Iran's top nuclear official said on Thursday that United Nations sanctions would not restrict its atomic program, and that it was continuing to amass the raw material for uranium enrichment.
The UN Security Council voted unanimously on December 23 to impose sanctions on Iran's trade in sensitive nuclear materials and technology in an attempt to stop enrichment work that could produce the material for nuclear explosives.
"They [the West] should accept that this [nuclear work] is our national right and is irreversible," Gholamreza Aghazadeh, the head of Iran's Atomic Energy Organization, was quoted as saying by the student news agency ISNA.
"This technology is Iranian-made and cannot be limited by sanctions."
Analysts say that to achieve its goal of "industrial-scale" enrichment with 54,000 centrifuge enrichment machines -- only around 350 are known to be operating experimentally so far -- Iran may still need to acquire equipment abroad.
Aghazadeh said Iran had now stockpiled 250 tonnes of uranium hexafluoride gas (UF6), the feedstock that is injected into centrifuges for enrichment into fuel.
"Today we have produced more than 250 tonnes of UF6, kept in tunnels that are almost unique in the world," he said.
The latest figures from the International Atomic Energy Agency [IAEA] say Iran had stockpiled a total of 165 tonnes of UF6 as of early November 2006.
Mark Fitzpatrick, nuclear non-proliferation analyst at London's International Institute for Strategic Studies, said 250 tons of UF6, if enriched to 90 percent or higher, would yield enough fuel for up to 50 nuclear warheads.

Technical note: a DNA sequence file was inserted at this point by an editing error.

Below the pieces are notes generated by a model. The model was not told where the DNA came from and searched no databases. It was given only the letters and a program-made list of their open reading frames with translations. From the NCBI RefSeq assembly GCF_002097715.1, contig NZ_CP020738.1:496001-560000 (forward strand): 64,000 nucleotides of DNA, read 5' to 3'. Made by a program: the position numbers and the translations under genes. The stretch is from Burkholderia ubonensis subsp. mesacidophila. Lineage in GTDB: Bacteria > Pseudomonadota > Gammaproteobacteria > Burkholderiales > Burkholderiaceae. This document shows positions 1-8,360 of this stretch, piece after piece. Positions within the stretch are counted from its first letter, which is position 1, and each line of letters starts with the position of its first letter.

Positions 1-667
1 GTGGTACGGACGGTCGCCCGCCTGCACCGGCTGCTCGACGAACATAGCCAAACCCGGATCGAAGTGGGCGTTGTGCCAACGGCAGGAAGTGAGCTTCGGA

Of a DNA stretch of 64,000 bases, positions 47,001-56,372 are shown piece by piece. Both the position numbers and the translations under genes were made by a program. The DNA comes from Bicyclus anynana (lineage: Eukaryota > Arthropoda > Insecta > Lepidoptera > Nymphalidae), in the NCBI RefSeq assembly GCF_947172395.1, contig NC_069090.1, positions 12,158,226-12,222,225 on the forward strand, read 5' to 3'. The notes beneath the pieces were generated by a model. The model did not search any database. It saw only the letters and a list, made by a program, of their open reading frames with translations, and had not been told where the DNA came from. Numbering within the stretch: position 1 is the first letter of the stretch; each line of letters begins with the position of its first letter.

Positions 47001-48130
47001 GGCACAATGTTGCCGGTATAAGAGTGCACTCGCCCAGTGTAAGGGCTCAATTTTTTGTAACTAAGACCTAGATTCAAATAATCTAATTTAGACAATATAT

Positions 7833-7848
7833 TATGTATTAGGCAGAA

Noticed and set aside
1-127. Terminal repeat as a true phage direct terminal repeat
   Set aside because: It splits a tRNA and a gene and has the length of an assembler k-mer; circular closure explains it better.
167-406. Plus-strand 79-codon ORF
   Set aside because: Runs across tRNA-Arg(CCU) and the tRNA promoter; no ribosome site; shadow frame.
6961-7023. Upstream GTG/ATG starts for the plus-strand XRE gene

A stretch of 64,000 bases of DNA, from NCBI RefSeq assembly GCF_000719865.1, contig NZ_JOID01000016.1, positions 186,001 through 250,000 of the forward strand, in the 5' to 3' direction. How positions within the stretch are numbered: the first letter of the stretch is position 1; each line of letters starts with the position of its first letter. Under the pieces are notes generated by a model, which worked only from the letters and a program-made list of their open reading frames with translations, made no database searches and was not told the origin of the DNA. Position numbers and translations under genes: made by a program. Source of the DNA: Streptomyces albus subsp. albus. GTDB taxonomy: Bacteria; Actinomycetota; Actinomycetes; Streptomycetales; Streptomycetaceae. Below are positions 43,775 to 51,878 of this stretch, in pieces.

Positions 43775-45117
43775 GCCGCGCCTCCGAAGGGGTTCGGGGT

Iran has so far enriched token amounts of UF6 only to the 3-5 percent level required for power plant fuel. It says it has no intention of refining UF6 to the high level needed for bombs.
Aghazadeh repeated Iran's call for talks to resolve the dispute with the West, which believes Tehran wants to build nuclear warheads despite Iran's insistence that it wants to make fuel to generate electricity.
"We are ready to build confidence," he said.
In reaction to the UN resolution, Iran's parliament passed a bill last week obliging the government to revise its level of cooperation with the IAEA and to accelerate its nuclear work.
The bill gave President Mahmoud Ahmadinejad's government a free hand to decide whether it wanted to quit the nuclear Non-Proliferation Treaty (NPT) if pressured.
But Aghazadeh said Iran, the world's fourth largest oil exporter, had no intention of pulling out of the NPT.